Whales, dolphins, porpoises, seals, fish, turtles and sharks are all vulnerable to fishing gear, and they are getting into trouble up and down the British coastline.
When animals get unintentionally captured in a fishing haul, it’s called bycatch. Larger animals such as whales can also get lines or discarded nets wrapped around them, which is known as entanglement.
The Museum is part of the UK Cetacean Strandings Investigation Programme (CSIP), and keeps data on whales, dolphins and porpoises that wash up along our coastline. Partners in the programme conduct postmortems on some of the animals to find out why they died.
Between 1990 and 2014, the project carried out 3,380 postmortems, and 699 animals were found to have died through becoming bycatch.
Kate Swindells, a Cetacean Strandings Research Assistant, says, ‘The single most common cause of death for cetaceans in the UK is bycatch, and the worst-affected species are harbour porpoises and common dolphins.
‘It’s horrible to see. You can often tell what kind of fishing gear killed the animal from its injuries. Porpoises sometimes have circular rope marks around their mouths, and in the tangled whales you see evidence of bigger ropes.
‘Entanglement is a major welfare issue causing a horrible death. It often results in animals starving or drowning. Big whales are strong and can sometimes break free of ropes, but they can also end up towing nets behind them for months. Smaller animals just drown.
‘It’s one of the biggest issues in the waters around Britain at the moment.’
It isn’t just a problem in Britain. A paper from Conservation Biology in 2012 examined the cases of 1,762 dead or injured whales from between 1970 and 2009 in the northwest Atlantic Ocean.¬†Entanglement was the primary cause of death.¬†Of the eight species examined, six are endangered or of special concern.
Another paper, published in January 2019, reports that numbers of the North Atlantic right whale have been in decline since 2011, largely because of vessel collisions and increasingly fatal and serious entanglement in fixed fishing gear.
The summer of 2018 was a record season for whale, dolphin and porpoise sightings in Britain. More and more marine mammals are willing to swim in our waters, whether staying permanently or just passing through.
Porpoises can be seen all along the British coastline, but larger mammals are usually seen in Scotland, most commonly in the Hebrides.
The Hebrides are an extraordinarily diverse area of the world, thanks in part to a long, complex coastline and a nearby deep-water basin that attracts large whales. More than a quarter of all cetacean species can be found off the west coast of Scotland.
The Hebridean Whale and Dolphin Trust (HWDT) have been monitoring the cetaceans found there for 15 years. In that time, they’ve recorded 30,000 individuals of 15 marine animal species. The rich dataset provides evidence to policymakers to show the most important areas off the west coast of Scotland for cetaceans and basking sharks.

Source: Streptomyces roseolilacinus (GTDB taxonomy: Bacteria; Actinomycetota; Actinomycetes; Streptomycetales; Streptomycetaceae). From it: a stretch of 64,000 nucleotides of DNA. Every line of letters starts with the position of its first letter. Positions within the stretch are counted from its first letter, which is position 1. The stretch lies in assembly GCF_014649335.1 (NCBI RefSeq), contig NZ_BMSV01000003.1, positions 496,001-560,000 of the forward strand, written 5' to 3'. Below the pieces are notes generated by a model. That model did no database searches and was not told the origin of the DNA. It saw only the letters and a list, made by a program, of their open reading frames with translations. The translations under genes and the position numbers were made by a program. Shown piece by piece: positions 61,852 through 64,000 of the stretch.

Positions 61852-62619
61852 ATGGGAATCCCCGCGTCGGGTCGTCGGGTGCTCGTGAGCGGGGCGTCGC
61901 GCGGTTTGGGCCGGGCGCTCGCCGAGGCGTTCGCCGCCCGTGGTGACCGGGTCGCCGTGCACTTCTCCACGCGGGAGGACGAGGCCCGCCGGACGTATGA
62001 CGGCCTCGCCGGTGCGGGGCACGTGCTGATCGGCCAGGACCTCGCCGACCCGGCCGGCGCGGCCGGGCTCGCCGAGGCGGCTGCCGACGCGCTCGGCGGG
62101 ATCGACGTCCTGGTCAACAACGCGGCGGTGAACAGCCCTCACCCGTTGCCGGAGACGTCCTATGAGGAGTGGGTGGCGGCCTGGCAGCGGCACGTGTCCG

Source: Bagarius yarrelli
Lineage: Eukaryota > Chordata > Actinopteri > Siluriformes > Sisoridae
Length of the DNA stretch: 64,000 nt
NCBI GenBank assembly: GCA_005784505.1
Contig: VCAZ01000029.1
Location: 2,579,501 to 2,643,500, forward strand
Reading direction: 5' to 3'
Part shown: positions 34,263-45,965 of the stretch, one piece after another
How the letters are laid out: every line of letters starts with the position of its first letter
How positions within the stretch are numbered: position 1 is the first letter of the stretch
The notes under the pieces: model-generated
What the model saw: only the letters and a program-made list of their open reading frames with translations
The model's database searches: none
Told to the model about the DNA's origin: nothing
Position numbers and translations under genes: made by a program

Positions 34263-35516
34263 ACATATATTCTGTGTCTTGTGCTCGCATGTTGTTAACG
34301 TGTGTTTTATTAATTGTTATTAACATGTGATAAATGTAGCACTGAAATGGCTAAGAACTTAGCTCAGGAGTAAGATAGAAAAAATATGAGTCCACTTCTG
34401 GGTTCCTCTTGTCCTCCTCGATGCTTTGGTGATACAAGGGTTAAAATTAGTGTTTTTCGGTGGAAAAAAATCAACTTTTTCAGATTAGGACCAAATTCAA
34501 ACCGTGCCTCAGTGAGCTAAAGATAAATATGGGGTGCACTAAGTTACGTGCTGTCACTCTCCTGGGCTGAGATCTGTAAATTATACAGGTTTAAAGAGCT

Scientific officers at HWDT say that although the increase in sightings of marine mammals in Britain is a cause for celebration, we need to remember that these creatures are facing significant man-made threats, including entanglement.
Minke whales, humpbacks, porpoises and dolphins have all been found snared in fishing gear in the last few years.
In the UK, porpoises are most threatened by bottom-set trawling – dragging nets along the seafloor. This occurs more in southern parts of the country. Common dolphins are more affected by mid-water trawling. Baleen whales are more at risk from lines or lobster pots (or creels) – cages made of woven netting that are set on the seabed to catch lobsters and other crustaceans.
In Scotland, minke whales, the smallest of the baleen whales, represent 87% of reported entanglements. More humpbacks have also been reported tangled up and dying over the last five years, although sightings around Scotland have been on the rise since 2000.
Fishing nets and lines can restrict the movements of these gentle giants, or pin their mouths shut.
Even if a whale survives being tangled, heavy ropes can leave lacerations in its skin or slice off its flukes.
Becky Dudley, Marine Biodiversity Officer at HWDT, says, ‘We are working with other organisations very closely on entanglements. We see many minke whales returning to the Hebrides year after year. Often they have calves with them, suggesting the west coast of Scotland is an important area for juvenile whales, so we want to make this part of the world as safe as possible for them.’
The problem in Scotland shouldn’t be overestimated. Many Scottish fishermen have never encountered an entanglement, while others refer to these incidents as a ‘once in a generation’ occurrence. However, given the scarcity of humpback whales in Scottish waters, it would be unwise to be complacent.
Bycatch and entanglement have been a problem for decades. Balancing marine conservation with the activities of the fishing industry can be difficult.
Kate says, ‘There are very large fishing industries in Scotland and Cornwall, so we see a number of strandings, entanglements and examples of bycatch in these areas.
‘It’s very important to find a fair balance between conservation and industry. Fishing in these areas, particularly in small vessels, has huge cultural and economic significance. We don’t want to take away anyone’s livelihood.’
Off England’s south coast, gillnet fishing is common. Crabs, pilchards and monkfish are all caught in large numbers, and mackerel and herring have been fished in the area for hundreds of years. Scallop dredging also makes up a large percentage of the total value of the Cornish fishing industry.